Andy, Barney, and Mayberry
By David Hall
Jul 28, 2020
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My column writing for North Texas e-News began because of a few sentences I wrote last year about the Leonard, Texas Picnic; unfortunately because of the Coronavirus, the 142nd annual picnic will not be held this year. When I was in high school a classmate's father had told my good friend Sam and me that he had been all around the world including the Leonard Picnic. Sam and I joked about that comment for many years and in 2018 I made up my mind to go and see just what the Leonard Picnic was like, I was pleasantly surprised.

The Leonard Picnic had its beginnings in 1880 when on July 22 the town's settlers held a picnic celebrating the sale of the new town's first lots. It is a very fun old-fashioned style event, in spite of its longevity still many people around our area have never even heard of it. While the townspeople are quite happy with the picnic, many more people throughout North Texas could and would enjoy it if the annual event was given much more publicity.

Sam and I grew up in the '50s and '60s, what I sometimes refer to as simpler times but in some ways seemingly better. To me, the Leonard Picnic reminded me of those days in the fictional town of Mayberry. To a lot of people, Mayberry was the ideal town of those times. And it wasn't really as fictional as some people thought because back then there were many similar small towns scattered throughout our country.

I've attended just two of the 141 annual Leonard Picnics. It's hard to attend those picnics without thinking of Mayberry and the way things used to be. It seemed like just such an event where you would expect Andy or Barney to show up any time. I knew that couldn't happen, but it was fun just thinking of the similarities between that picnic and one they might've had in Mayberry.

If you get a chance to attend next year, try to do so because you will probably be pleasantly surprised.

Many people don't know that the Andy Griffith Show started as one episode on the Danny Thomas Show. In that episode Danny and his wife were speeding through Mayberry when they encounter Sheriff Andy. If you've never seen that particular episode of the Danny Thomas Show, it's a fun one to watch. You can find it on YouTube or as a friend of mine mistakenly called it one time the Innertube. I now ask him from time to time if he's found anything fun to watch lately on the Innertube, many of the classic old television shows can be found there, so it's worth checking out.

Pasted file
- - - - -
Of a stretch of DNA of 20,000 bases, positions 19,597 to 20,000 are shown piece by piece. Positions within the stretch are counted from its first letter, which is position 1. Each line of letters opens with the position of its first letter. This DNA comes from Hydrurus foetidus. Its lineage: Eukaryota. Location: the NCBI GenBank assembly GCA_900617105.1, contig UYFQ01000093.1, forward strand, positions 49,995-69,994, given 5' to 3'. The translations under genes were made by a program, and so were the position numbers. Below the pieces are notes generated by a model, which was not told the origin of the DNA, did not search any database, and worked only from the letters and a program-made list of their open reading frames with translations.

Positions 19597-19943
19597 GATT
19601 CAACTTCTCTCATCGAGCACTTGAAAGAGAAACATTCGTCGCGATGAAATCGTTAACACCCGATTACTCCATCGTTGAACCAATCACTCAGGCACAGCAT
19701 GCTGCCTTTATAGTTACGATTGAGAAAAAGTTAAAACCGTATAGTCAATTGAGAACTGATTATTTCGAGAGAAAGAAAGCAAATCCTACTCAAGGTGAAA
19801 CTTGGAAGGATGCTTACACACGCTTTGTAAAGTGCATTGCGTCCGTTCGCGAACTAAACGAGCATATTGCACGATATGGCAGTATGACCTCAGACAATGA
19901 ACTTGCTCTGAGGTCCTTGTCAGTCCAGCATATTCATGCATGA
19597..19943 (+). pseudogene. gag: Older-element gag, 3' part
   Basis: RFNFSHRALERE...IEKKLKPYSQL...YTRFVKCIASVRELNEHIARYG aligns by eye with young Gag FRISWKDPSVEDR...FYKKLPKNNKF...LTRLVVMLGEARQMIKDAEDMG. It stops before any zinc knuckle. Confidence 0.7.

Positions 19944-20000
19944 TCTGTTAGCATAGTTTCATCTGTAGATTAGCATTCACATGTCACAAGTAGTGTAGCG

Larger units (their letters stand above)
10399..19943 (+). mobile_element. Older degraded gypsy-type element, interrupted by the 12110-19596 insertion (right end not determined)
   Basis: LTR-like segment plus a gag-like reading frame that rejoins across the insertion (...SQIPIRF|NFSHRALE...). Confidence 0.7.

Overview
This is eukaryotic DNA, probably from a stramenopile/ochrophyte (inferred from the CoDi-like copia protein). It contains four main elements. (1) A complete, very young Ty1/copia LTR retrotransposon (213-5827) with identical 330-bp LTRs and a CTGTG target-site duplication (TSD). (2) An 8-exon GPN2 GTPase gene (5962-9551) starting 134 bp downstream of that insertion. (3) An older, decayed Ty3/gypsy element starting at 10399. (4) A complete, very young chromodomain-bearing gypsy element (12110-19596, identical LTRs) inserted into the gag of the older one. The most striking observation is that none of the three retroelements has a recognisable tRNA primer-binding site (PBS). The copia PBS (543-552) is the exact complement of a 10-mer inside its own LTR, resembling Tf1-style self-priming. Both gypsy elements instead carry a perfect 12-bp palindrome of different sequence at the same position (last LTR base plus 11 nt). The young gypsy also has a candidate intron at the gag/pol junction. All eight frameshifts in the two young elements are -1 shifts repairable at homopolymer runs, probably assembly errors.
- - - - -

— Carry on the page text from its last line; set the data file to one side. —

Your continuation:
A little Mayberry trivia:

Originally, Andy was to provide the comedy on his new show. However, after he watched Don Knotts in the very first episode, Andy decided that Don would provide the comedy and he would play more of a straight-man role.

The Andy Griffith Show was filmed on the same lot as the 1939 movie classic Gone with the Wind. One of the many highlights of my crosscountry trip in the '70s was visiting Universal Studios, California and seeing where many television shows and some movies were actually produced.

Although Aunt Bee and Andy had a very loving relationship in the show, in reality they didn't get along that well on the set. I have read that not long before her death in 1989, Frances Bavier (Aunt Bee) called Andy and they patched up their differences.

On a similar note, William Frawley and Vivian Vance played very convincing roles as Fred and Ethel on I Love Lucy, but in reality they didn't get along all that well, either.

When Don Knotts started on the show, he didn't even have a contract; after the producers saw Don in the show's pilot episode they offered him a contract the very next day. Don went on to win five Emmy's for his work on the popular and long-running comedy; on the other hand, Andy won no Emmys for his portrayal as the sheriff.

The Andy Griffith Show was only one of three television shows to end their run at number one in the ratings, the other two were I Love Lucy and Seinfeld. The Andy Griffith Show ran from October 3, 1960 until April 1, 1968; 249 episodes were made with 159 in black and white and the remaining 90 in color. It may just be because that's the way all television shows used to be, but to me the black and white ones were more enjoyable to watch.

Back in the days of The Andy Griffith Show, some of the shows had a moral as part of the story; it wasn't always obvious, but it was usually there. Other shows of a similar nature were Father Knows Best, Leave it to Beaver, and Ozzie and Harriet. As a fan of that era, I wrote a column for e-News titled "Life Was Better in Black and White" that was published on March 30, 2020.

Mayberry RFD was a spin off of The Andy Griffith Show; it ran for three seasons but was never as popular as the original.

Andy and Don were best friends on the show and remained best friends in life, Don appeared in the No Time For Sergeants movie with Andy and also with Andy again in several episodes of Matlock. Andy had some gospel and Christmas CDs as well as a comedy album made early in his career titled "What It Was, Was Football." Don went on to star in several comedy movies as well as appearing on Three's Company as landlord Ralph Furley.

Andy was at Don's bedside when he passed away on February 24, 2006 at age 81. Andy passed away in the morning of July 3, 2012; in a very unusual move, he was buried at the Griffith Family Cemetery in North Carolina within five hours of his death.

If you have any comments or questions my e-mail address is